Miranda turned up a little early dressed from head to toe in what she described as goat couture. From the jaunty Gatsby right down to the soft and sensible ballerina loafers, the jacket and the shirt, the tiny skirt (and everything else besides, I soon discovered) were fashioned from the soft, delicate hide of the finest Anglo Nubian. Even her shoulder bag, to my connoisseur's eye, was unmistakably of shaggy English Bagot. It was, of course, only a dream, but I woke nonetheless in unusually high spirits and was only slightly disappointed when she actually arrived in somewhat more conventional attire, though I’m still unsure of the correct form of dress when paying a visit to one’s uncle who is incarcerated in a lunatic asylum.
It was a glorious morning and we walked the mile or so beneath blue skies in spring sunshine, crossing the common by the pond, admiring the daffodils in the prime of their short lives, and winding our way at the leisurely pace of young lovers through the maze of little back streets in the Old Town until we turned a corner and came suddenly face to face with the towering and forbidding iron gates of the Clapham Lunatic Asylum.
Set into a high wall of austere dark brickwork, one can’t look at those black gates without one’s mind filling with terrible images of poor Victorian wretches being dragged screaming from their hearths and taken to spend the rest of their days in abject misery, forever locked away from their loved ones in dank, rat-infested dungeons. Even today, if one stands in the right place at dead of night, one can sometimes hear the faint sound of hopeless wailing wafting up through the drains, the sounds of torment and utter despair, cries of the unimaginable grief and anguish of the lost, the forlorn, the bereft of hope, like the tortured souls of the damned calling from the very fires of hell itself. Take my word, it’s well worth a listen.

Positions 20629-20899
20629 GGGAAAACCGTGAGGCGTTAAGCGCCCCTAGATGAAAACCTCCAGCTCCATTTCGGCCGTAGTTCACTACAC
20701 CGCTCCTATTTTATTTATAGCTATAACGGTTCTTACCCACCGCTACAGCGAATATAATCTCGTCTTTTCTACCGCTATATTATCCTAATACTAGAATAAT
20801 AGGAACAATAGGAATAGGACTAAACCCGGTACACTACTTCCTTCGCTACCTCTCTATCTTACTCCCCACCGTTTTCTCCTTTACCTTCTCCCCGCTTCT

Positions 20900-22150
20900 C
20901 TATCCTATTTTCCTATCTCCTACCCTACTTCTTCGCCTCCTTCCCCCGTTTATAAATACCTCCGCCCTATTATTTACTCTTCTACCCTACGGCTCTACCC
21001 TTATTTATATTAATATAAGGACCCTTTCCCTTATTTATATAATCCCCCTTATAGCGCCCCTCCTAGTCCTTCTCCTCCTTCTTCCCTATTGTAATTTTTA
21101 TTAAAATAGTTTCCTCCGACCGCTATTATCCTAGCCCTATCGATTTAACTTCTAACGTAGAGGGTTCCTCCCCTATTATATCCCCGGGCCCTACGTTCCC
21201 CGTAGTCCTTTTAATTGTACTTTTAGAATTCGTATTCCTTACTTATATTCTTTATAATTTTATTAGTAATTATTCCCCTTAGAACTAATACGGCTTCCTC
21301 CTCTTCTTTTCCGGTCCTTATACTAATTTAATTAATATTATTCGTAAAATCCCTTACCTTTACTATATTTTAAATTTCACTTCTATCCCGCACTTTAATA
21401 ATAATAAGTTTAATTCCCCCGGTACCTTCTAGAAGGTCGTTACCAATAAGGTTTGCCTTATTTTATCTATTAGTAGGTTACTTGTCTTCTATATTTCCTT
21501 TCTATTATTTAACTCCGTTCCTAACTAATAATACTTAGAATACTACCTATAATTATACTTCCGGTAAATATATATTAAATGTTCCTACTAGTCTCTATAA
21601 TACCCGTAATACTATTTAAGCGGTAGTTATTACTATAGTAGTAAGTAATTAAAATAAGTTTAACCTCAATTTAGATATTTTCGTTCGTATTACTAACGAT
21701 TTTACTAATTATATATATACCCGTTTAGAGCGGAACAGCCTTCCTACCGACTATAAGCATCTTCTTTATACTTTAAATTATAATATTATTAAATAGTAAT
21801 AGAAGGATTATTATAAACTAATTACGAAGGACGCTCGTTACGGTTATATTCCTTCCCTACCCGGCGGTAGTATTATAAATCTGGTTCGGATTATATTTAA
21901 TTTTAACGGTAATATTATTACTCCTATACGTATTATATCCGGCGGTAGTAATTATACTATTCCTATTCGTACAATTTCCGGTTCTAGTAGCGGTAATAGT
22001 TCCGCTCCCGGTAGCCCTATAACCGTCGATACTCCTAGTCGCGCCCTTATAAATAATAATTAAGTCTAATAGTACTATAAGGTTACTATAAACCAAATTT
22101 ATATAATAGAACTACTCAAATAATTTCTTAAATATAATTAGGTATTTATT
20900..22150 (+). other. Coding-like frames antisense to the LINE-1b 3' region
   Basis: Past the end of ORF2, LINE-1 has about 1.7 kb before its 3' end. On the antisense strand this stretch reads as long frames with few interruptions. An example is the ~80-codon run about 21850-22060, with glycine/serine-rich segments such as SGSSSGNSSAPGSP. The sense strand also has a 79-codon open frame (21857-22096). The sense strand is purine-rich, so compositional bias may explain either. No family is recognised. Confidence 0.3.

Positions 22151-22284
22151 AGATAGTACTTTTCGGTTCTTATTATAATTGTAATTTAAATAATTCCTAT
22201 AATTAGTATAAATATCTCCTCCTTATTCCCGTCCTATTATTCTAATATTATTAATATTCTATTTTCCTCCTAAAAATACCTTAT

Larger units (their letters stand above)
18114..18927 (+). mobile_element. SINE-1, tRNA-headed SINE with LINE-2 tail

As we passed the main gates I felt Miranda shudder and then stiffen at my side, tightening her grip upon my arm, and we quickened our step as a solitary dark cloud blotted out the sun and an ominous chill seemed suddenly to permeate the air. We made our way hurriedly along the empty street until we came upon an ancient wooden door set into the wall, almost hidden behind the abundant wild buddleia which covers the lower half of the entire perimeter. I knocked four times with the large cast iron ring and waited a full minute before I heard the sound of heavy bolts being drawn on the inside, and then with a deep, foreboding creak the door opened slightly to reveal the striking, unlined features of Sister Joseph. She studied me for a few moments, her face a mask of suspicion and hostility, and then the light of recognition dawned in her pale blue eyes and her lips spread widely in a beatific smile of pleasure and welcome, and I wondered momentarily if she’d mistaken me for the Lord himself come to take her away from all this.
And then she noticed my companion and bristled like a Tasmanian Devil with toothache, emitting a strange hissing sound from the back of her throat, and I thought she was going to strike, but then she took control of herself and her expression began to soften, lapsing by stages into one of strained neutrality before mutating gradually into something cunning and sinister, covetous, proprietorial, and I knew I had to get Miranda away from that awful place immediately, back to the world of flowers and sunshine, but Sister Joseph had already ushered us briskly inside and closed the door behind us, turning an enormous key with a clunking, resolute finality, and sliding the bolts across with a series of harsh metallic cracks which echoed in the darkness like the rattling reports of a firing squad.